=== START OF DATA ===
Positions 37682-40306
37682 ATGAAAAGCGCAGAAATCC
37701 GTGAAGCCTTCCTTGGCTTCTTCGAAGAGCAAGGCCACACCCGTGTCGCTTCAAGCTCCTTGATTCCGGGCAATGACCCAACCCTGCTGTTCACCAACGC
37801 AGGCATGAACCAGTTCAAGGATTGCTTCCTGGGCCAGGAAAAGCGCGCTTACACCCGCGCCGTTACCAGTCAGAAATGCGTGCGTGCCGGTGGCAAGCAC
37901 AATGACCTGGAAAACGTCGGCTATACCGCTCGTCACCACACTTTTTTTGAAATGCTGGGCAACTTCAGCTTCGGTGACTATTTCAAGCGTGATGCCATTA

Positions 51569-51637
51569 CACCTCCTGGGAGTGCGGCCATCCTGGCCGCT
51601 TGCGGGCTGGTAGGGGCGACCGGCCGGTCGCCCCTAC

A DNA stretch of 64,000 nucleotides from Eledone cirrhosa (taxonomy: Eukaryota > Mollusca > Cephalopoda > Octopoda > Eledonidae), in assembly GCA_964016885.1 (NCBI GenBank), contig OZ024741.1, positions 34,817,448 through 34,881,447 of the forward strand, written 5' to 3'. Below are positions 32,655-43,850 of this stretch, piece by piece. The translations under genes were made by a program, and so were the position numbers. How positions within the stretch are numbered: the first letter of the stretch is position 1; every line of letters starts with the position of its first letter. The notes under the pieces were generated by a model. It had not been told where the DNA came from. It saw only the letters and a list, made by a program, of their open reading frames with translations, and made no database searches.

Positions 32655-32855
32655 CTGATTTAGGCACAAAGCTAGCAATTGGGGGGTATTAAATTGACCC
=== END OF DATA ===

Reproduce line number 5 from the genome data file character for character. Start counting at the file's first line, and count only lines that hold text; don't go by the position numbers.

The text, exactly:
37901 AATGACCTGGAAAACGTCGGCTATACCGCTCGTCACCACACTTTTTTTGAAATGCTGGGCAACTTCAGCTTCGGTGACTATTTCAAGCGTGATGCCATTA